The Belarusian government and the International Monetary Fund (IMF) are almost ready to sign a $3bn, three-year loan programme, Economy Minister Vladimir Zinovsky said on November 19 on the last day of an IMF mission visit to the republic.
"Considerable progress has been achieved. We hope the programme with the IMF will be signed," Zinovsky said in comments reported by BelTA news agency. "A meeting with the Belarusian prime minister will be held today, I think it will give a finishing touch to the document. We are close to signing the programme, if nothing has changed overnight, because the negotiations are intensive, almost 14-16 hours per day," the minister added after a series of closed meetings between the sides.
A staff team of the IMF arrived on November 9 to discuss terms for the credit sought by the government, the second major credit received by Belarus since it became an IMF member in 1992 after gaining independence from the Soviet Union.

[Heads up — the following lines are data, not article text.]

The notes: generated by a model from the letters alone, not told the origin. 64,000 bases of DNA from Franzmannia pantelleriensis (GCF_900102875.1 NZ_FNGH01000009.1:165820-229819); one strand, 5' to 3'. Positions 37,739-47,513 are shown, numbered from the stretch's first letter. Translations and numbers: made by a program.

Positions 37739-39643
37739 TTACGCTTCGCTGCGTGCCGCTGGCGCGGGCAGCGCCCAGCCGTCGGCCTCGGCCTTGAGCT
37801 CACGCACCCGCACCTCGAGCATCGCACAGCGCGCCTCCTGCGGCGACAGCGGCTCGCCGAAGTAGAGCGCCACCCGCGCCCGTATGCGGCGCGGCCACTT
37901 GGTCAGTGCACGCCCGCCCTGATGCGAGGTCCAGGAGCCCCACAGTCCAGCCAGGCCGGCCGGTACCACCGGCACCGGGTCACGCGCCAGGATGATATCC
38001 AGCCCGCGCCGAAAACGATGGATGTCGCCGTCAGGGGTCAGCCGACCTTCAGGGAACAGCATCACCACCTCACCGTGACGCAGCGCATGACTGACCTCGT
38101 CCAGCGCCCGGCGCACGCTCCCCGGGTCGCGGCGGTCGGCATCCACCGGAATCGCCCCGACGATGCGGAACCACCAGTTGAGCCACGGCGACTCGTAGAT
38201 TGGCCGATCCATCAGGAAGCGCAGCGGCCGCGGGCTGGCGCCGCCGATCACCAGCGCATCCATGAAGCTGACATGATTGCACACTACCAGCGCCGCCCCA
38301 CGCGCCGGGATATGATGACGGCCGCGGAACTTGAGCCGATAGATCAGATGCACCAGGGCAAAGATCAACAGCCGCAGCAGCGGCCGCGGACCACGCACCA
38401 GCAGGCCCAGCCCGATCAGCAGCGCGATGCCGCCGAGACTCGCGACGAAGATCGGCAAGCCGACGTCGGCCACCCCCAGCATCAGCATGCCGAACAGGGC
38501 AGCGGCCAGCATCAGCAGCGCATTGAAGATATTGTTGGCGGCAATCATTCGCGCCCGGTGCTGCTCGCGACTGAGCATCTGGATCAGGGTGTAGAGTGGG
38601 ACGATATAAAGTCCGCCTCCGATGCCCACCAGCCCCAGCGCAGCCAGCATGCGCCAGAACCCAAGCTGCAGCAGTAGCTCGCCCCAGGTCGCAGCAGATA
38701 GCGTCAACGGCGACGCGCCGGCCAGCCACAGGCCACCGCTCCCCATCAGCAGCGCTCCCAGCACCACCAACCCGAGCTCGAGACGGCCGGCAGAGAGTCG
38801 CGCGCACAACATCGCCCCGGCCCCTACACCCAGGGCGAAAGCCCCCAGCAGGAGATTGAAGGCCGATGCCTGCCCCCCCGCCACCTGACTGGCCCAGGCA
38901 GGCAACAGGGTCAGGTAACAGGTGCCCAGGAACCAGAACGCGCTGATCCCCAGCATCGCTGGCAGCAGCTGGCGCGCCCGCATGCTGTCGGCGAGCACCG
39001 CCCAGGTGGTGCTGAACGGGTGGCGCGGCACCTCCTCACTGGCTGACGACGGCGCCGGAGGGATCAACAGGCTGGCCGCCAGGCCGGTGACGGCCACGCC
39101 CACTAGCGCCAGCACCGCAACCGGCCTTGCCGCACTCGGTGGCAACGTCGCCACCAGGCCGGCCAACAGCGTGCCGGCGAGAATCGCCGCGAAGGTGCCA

Zinovsky's comments came two days after Belarusian President Alexander Lukashenko said the country would reject any IMF requirement under the sought credit to strip away much of the social protection measures it has retained since the Soviet era.
Belarus has been hunting for crucial injections of funds this year as its external state debt climbed to $12bn. The republic's reserves are around $5bn, prompting it to seek credits from both the IMF and the Russia-led Eurasian Fund for Stabilisation and Development (EFSD).
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